These five students, from left, Alex Barrientos, Mohammad Bunaryoun, Brandon Rippert, Colton Kruse and Otto Stark are making a team presentation on money during colonial times as part of a project-based learning assignment at Camelot Intermediate School.
Editor's Note: This is the second of a twopart report on project-based learning at Camelot Intermediate School in Brookings.
What was life like during colonial times? What did the colonists eat? What kind of jobs did they have?
Those questions, posed by fifth-grade social science teachers Peggy Balsiger and Vickie Newman, are part of a new idea for a project-based learning (PBL) assignment.
In this project, their Camelot students' objective was to find out what life was really like for early American settlers in the period from 1492-1763 .
Topics the fifth-graders had to choose from included schools, clothing, money, transportation, games, careers and food.
Project-based learning is something new in Brookings schools it's a hot topic in education circles nationwide but it's the way the best teachers have always taught. Give the student a project in which to get fully involved, and as the student carries it to completion, developed are skills in math, reading, speech, spelling and composition. Above and beyond that, the project participants acquire a subject expertise in the topic they're researching whether it's how to build a bridge or become a blacksmith.
Classroom activities in a PBL program are more student-centered , and less teacher-in-front-of-a-group . The teacher becomes the guide, offering assistance and suggestions, tossing out provocative questions about the students' work.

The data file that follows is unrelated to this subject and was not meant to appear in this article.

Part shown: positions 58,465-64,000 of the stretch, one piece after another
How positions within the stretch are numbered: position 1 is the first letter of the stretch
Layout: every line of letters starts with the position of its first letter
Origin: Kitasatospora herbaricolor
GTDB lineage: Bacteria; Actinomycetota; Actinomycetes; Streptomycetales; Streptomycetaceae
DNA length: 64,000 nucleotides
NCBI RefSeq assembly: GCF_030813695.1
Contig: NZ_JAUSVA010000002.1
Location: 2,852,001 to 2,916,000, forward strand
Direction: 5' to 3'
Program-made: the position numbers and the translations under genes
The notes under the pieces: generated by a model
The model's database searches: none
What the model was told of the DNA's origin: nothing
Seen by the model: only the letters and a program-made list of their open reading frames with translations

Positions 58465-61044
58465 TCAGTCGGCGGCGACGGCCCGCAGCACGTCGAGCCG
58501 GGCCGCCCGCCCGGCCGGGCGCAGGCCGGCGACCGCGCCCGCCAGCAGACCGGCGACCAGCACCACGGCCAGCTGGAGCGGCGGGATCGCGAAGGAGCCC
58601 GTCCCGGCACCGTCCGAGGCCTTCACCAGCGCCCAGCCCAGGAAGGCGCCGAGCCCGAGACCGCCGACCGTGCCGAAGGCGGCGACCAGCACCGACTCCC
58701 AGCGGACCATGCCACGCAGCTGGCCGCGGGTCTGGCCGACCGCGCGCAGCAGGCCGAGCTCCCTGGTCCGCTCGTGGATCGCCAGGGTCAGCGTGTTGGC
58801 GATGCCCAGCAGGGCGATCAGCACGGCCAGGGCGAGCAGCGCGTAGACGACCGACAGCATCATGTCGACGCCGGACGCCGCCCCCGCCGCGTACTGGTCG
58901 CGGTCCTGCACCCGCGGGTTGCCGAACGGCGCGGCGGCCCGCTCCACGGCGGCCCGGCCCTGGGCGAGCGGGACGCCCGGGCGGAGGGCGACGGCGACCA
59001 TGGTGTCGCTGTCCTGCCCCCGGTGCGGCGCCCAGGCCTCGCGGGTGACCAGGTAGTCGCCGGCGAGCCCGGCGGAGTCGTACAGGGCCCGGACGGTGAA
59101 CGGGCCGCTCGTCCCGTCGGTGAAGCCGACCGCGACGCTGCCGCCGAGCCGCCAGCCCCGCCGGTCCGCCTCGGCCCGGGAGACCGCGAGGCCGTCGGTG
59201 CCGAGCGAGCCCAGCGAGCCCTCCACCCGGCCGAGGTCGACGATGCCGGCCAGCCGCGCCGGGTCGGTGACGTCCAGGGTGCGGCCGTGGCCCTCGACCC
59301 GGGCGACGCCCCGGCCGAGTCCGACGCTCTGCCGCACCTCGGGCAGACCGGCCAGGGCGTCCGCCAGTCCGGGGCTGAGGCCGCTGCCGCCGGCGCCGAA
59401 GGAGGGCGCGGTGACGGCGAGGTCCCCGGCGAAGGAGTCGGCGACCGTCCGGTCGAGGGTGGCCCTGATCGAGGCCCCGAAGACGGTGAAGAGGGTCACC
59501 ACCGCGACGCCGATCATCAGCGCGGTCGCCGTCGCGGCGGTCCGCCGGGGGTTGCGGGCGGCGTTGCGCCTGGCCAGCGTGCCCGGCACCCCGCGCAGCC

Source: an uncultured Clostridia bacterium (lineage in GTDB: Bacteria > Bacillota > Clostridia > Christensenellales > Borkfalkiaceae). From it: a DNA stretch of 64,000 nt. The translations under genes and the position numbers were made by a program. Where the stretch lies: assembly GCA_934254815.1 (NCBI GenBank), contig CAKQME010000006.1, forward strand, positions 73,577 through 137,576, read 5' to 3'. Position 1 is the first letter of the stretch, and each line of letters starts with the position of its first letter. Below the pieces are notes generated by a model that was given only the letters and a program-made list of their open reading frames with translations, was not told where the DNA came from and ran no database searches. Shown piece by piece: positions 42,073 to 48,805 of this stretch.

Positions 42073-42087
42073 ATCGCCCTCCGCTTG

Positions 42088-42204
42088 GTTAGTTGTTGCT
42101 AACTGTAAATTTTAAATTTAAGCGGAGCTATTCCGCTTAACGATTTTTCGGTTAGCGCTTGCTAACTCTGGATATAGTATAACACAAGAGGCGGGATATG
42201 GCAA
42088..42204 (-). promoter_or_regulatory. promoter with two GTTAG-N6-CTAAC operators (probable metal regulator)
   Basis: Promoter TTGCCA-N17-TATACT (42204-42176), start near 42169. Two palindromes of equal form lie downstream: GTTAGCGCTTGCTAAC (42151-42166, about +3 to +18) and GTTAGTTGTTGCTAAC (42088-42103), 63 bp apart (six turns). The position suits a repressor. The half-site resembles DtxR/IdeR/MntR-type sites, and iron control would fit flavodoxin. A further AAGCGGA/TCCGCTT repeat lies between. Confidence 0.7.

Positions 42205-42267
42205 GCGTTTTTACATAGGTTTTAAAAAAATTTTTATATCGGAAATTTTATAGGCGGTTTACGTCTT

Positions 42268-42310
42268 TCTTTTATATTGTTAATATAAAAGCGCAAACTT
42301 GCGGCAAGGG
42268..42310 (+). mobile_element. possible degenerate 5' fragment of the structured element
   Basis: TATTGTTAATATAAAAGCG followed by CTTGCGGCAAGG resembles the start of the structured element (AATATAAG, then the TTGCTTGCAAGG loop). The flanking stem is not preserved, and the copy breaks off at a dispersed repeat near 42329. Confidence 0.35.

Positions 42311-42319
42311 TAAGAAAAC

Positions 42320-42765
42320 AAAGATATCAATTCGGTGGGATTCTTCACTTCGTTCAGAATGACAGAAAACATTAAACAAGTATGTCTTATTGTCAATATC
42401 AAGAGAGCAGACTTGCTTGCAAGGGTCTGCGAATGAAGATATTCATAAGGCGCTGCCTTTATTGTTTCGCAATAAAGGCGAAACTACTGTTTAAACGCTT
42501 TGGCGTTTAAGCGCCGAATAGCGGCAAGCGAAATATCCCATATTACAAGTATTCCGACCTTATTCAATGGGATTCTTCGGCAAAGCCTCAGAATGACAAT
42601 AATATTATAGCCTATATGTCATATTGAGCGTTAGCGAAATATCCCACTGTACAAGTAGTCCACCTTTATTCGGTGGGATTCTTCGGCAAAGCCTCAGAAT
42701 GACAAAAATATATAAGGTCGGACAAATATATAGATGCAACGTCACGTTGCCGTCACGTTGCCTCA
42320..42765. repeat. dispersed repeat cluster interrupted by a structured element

But perhaps the most important thing about project-based learning, its supporters say, is that it teaches kids how to research and how to analyze. Instead of becoming better memorizers, they become better thinkers. They develop the skills that will be critical for success in the modern world. Technology plays role
In Brookings, too, technology has played a major role in the PBL activities, since the stu dents were required to use computers, special software applications and video cameras to achieve their goals.
Those who participated in the colonial life project at Camelot had a ball history was never more fun. Homework became interdisciplinary it included home eco nomics and math lessons for students who picked food as their topic they had to measure ingredients and prepare colonial delicacies to share with the class.
"With their presentations," Balsiger said, "students made candied orange peels, butter, apple cider, cornbread and pound cake."
Camelot Principal Dave Fiedler says that projectbased learning is usually reserved for middle and high schoolers, "but we're trying to be on the forefront doing it on the fourth- and fifth-grade level."
Fiedler says he feels strongly about keying in on students' motivation level in life as soon as possible. "We lose kids and their desire to do school-type things as early as second grade," the principal said.
"Our challenge is to make school fun and exciting ," he said. "And with our technology and these projects, we see this as an opportunity for us to maybe recruit some of those kids who don't like textbooks and the same old routine."
As noted, technology has been an integral part of project-based learning. Balsiger said her students were able to do a great amount of research on the computer. Taking work to heart
But she said they took it a step further, since all of the teams presenting had to have a visual aid or poster. She cited one example of how the team of students who picked colonial clothing as their topic dressed up in colonial hats and bonnets while making their PowerPoint presentation.
"They really took it to heart and took it seriously ," said Balsiger. "It was fun to see what they came up with."
Kim Kludt, Brookings School District's 21st century skills coach, is serving as a resource to teachers and staff, who are hoping to go above and beyond state learning standards with these new ideas.